MPs have said that regulators should consider slapping sanctions on financial firms which have not introduced certain anti-fraud measures by March next year.
Banks have been told by the Treasury committee to do more to protect and reimburse consumers exposed to economic crime.
Watchdogs should weigh up the possibility of sanctioning companies that do not introduce measures such as the Confirmation of Payee, which will cross reference payee names with account numbers and sort codes, by March 2020, the influential group of MPs said.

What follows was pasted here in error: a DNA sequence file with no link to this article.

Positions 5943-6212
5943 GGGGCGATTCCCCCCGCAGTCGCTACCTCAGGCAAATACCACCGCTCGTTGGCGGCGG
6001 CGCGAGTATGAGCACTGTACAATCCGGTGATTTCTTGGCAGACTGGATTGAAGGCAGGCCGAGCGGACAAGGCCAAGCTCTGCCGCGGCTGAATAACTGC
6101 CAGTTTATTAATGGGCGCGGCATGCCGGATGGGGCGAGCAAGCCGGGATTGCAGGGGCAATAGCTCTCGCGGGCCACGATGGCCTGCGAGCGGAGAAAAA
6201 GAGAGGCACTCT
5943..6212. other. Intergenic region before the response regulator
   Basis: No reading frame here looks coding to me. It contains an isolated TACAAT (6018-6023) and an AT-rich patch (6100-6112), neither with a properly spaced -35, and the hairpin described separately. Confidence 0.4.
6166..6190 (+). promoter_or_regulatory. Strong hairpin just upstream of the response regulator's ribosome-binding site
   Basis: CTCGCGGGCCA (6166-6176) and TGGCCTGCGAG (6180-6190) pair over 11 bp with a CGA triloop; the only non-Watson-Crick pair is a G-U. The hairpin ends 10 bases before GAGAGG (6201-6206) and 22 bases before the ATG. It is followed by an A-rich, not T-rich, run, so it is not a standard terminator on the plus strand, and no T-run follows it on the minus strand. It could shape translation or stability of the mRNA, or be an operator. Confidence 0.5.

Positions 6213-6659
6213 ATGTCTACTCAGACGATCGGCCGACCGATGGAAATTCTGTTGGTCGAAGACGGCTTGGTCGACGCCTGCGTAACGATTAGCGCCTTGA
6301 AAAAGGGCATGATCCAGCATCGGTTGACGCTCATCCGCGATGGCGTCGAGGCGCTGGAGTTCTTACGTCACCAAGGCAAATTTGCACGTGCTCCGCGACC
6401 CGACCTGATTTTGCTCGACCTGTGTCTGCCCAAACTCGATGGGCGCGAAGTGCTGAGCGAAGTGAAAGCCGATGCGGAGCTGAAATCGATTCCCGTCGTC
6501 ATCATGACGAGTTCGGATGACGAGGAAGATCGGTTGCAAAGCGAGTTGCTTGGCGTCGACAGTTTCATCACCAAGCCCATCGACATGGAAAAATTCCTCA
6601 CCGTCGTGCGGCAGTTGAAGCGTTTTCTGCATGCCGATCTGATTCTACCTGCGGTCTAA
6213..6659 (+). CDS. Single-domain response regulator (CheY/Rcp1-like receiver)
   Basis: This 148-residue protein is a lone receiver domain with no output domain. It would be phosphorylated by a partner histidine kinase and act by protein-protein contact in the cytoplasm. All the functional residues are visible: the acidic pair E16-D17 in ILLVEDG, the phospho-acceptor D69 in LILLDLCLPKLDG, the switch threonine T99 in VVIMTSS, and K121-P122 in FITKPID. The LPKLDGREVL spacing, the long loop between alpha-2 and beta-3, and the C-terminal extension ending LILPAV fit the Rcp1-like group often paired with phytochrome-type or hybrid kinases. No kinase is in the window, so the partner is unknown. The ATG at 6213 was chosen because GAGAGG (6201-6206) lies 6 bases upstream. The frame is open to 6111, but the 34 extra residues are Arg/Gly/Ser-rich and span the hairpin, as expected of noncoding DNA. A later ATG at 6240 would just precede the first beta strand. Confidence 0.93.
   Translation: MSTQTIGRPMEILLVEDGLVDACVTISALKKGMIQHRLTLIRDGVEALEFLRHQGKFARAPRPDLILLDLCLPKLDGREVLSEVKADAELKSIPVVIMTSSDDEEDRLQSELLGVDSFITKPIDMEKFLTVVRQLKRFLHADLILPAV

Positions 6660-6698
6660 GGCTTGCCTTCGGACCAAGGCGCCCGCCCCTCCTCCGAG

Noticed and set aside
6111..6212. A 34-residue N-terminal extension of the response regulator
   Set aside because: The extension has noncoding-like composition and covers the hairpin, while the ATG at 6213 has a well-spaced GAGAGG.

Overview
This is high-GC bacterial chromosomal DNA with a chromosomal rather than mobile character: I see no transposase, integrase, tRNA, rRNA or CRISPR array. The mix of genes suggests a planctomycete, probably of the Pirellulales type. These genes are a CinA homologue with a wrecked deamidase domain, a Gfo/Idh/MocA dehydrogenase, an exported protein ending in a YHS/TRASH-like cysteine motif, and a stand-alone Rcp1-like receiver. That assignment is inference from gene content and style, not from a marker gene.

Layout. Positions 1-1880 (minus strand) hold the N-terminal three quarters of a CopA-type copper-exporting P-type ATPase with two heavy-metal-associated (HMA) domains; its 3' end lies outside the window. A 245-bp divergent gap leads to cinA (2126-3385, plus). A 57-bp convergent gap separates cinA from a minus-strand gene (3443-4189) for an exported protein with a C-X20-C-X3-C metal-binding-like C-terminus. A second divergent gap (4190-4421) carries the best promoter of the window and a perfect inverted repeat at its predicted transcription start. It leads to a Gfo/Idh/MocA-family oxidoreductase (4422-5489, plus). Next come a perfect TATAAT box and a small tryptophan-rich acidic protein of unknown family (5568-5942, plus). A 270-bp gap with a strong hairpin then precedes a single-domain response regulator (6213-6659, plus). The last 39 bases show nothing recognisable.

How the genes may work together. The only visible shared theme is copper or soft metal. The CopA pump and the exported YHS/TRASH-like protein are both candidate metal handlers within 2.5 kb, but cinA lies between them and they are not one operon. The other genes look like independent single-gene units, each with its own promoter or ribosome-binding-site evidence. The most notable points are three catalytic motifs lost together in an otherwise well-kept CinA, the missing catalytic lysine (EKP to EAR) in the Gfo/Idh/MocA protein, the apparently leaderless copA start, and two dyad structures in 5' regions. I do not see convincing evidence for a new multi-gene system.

More than £600m was stolen from consumers during the first half of the year, according to the committee’s new report, which has argued for a 24-four delay on all first-time payments and more transparency from banks around de-risking.
“With scams getting ever-more sophisticated, it’s clear that economic crime is a serious and growing problem in the UK,” said Rushanara Ali, the Treasury committee’s lead member for the inquiry.
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She added: “To ensure that consumers are protected, it should now be compulsory for financial firms to reimburse money lost to victims of Authorised Push Payment fraud, and they should consider doing so retrospectively.”